There are two correct answers:
First, you need enough insurance to drive legally. (Click on "State Car Insurance" above to see a map of liability insurance requirements for every state.)
Second, you need enough insurance to protect your life from turning into a living hell if you have a car accident. That can be as easy as buying the minimum coverage mentioned above. Or it can be much more complicated.
Who should buy minimum levels of liability insurance?
If you own only the clothes on your back and a car on its last legs, you’re probably what is known as “judgment-proof.” You may lose if someone decides to take you to court, but you have no real assets to take. If you have savings or a home or even expensive jewelry, you are not judgment-proof.
We’ve created four liability insurance levels as a rough guide.
In the levels below, the first two numbers refer to bodily injury liability, which pays the hospital bills of anyone you injure. The first number is the per-person limit; the second is the per-accident limit. The third number is the property damage liability limit, which would repair or replace the car of anyone you hit.
- State minimum: In most states this is not enough to pay for serious injuries or to replace a newer car. It is only enough to drive legally.
- 50/100/50: As your net worth rises, increase your coverage to match. Your net worth is the value of what you own minus what you owe. Assets would include your home’s current value, any other real estate, your car (do not count the value of a leased car, though), stocks, checking and savings, retirement accounts, jewelry, household items and the cash value of a life insurance policy. Liabilities would include the outstanding balances on mortgages, car loans, student loans and credit cards.
- 100/300/100: This is the level most financial experts say is appropriate for middle-income earners with a typical level of savings, adequate in most circumstances. The cost of liability insurance, once you have bought the basic levels, does not increase exponentially. Moving to 100/300/100 will not cost twice as much as 50/100/50. You may find the additional coverage will cost only a few dollars a month.
- 250/500/100: If you own an expensive home or have saved diligently, you may be worth millions even though you do not consider yourself rich. We would suggest supplementing even this high level of coverage with an umbrella liability policy that extends your protection by $1 million or more. It’s relatively cheap.
Levels of coverage offered will vary by state and by insurer. Liability insurance will not repair your own car.
Who should buy uninsured motorist coverage?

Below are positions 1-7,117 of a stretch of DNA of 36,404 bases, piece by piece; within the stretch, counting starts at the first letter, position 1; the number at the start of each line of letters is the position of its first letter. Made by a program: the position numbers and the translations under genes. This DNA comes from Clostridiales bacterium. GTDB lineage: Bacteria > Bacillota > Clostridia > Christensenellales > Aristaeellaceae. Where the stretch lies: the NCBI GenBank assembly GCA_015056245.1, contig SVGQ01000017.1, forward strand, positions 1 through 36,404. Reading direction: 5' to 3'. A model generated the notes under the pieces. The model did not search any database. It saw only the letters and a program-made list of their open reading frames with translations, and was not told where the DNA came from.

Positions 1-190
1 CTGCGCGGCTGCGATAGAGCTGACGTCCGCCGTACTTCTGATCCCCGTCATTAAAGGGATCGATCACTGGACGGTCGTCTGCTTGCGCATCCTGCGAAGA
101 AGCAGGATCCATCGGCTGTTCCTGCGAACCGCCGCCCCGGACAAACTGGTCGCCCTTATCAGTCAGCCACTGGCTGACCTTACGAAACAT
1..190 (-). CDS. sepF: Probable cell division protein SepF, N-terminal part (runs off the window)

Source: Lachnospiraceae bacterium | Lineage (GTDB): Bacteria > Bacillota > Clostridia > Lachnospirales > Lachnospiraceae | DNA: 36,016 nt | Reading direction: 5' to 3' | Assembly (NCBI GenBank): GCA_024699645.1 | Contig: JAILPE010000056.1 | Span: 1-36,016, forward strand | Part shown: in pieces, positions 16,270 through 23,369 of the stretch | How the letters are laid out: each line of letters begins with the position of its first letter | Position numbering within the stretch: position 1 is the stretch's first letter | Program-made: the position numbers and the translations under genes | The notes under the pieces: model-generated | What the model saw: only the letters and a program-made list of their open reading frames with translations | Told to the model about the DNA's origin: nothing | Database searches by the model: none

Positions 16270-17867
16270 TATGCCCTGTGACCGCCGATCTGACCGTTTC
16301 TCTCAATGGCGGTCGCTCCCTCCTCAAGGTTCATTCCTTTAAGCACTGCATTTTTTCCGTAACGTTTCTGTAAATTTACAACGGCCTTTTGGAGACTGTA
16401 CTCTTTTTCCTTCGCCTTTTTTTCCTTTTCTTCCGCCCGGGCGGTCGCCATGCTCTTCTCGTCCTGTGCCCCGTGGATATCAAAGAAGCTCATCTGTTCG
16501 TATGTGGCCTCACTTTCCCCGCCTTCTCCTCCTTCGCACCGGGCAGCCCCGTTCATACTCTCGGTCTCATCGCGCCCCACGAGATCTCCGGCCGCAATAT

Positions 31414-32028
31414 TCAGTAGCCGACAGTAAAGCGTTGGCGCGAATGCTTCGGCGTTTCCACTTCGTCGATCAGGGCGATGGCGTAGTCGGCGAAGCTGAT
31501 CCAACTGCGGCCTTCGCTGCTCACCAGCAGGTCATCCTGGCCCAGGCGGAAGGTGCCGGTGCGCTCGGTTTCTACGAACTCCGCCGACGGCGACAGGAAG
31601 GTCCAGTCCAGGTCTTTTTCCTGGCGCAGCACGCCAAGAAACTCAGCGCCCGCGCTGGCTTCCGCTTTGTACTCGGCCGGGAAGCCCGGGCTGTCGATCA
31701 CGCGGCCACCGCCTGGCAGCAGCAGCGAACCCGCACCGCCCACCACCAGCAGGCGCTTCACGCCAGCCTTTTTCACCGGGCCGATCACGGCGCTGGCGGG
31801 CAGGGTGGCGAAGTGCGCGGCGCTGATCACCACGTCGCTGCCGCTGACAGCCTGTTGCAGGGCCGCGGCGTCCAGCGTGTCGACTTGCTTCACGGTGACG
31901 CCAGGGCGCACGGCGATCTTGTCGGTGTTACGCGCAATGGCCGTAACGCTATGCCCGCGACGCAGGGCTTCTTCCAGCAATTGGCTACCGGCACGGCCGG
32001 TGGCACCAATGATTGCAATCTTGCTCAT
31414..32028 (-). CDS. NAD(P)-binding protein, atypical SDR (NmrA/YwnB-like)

Your state may require that you buy uninsured motorist bodily injury coverage, which pays your hospital bills if you are hit by an uninsured driver. Your state may require only that you be offered this coverage but allow you to turn it down.
If you buy this coverage, it typically will come in the same amounts as your own liability coverage.
A few states also require uninsured motorist property damage, which usually pays for some -- but not all -- of the damage to your own car. It doesn’t cover hit-and-run accidents in most states, though.
If you have your own health insurance and you have purchased collision coverage, you may be able to skip these coverages if your state allows. We think it is a good idea to keep both of them if you can afford to, because they can minimize your financial losses from deductibles and coverage caps.
Do you need comprehensive and collision coverage?
If you owe money on your car, your lender requires you to have collision and comprehensive coverage, which would repair or replace your car. Liability insurance pays only for others’ cars.
You must choose a deductible amount for collision and comprehensive coverages. Damage below this amount is your responsibility to fix. (See “Will higher deductibles save you money?”)
We recommend that you keep deductibles low while you are still making payments on a car. Once the car is paid off, build an emergency fund and raise your deductible to match it.
If you own your car outright, you can drop these coverages. There are many rules of thumb on when to drop these additional coverages. (See “Is it time to drop comp and collision?”)
Do you need medical payments or personal injury protection?
Your state, especially if it is a no-fault state, may require that you buy personal injury protection so that your injuries in a car accident are always covered up to your limits, no matter whose fault the accident was. It usually includes coverage for lost wages as well.
Medical payments coverage is required by a few states but is optional in most, paying medical expenses up to your limits. If you don’t have your own health insurance coverage, you should consider this coverage. If you have a high-deductible health plan, medical payments may help pay the deductible.
How should you save money on car insurance?
In order of impact and potential savings, we suggest the following steps for drivers trying to save money on their car insurance bills:
- Shop around. Take a look at our Nosy Neighbor tool: You will see that the rates major insurers charge the same driver in the same car can vary by hundreds, sometimes thousands, of dollars.
- Look for discounts. We have a complete guide to discounts and pay-as-you-drive programs.
- Consider a named driver exclusion if a member of your household has a high-risk driver history.
- Raise your deductibles.
- Drop collision and comprehensive coverage altogether if you own your car outright.
- Drop other optional coverages such as uninsured motorist or medical payments.
- Reduce the amount of liability coverage you are buying.
- Park the car, turn in your plates and cancel your insurance coverage.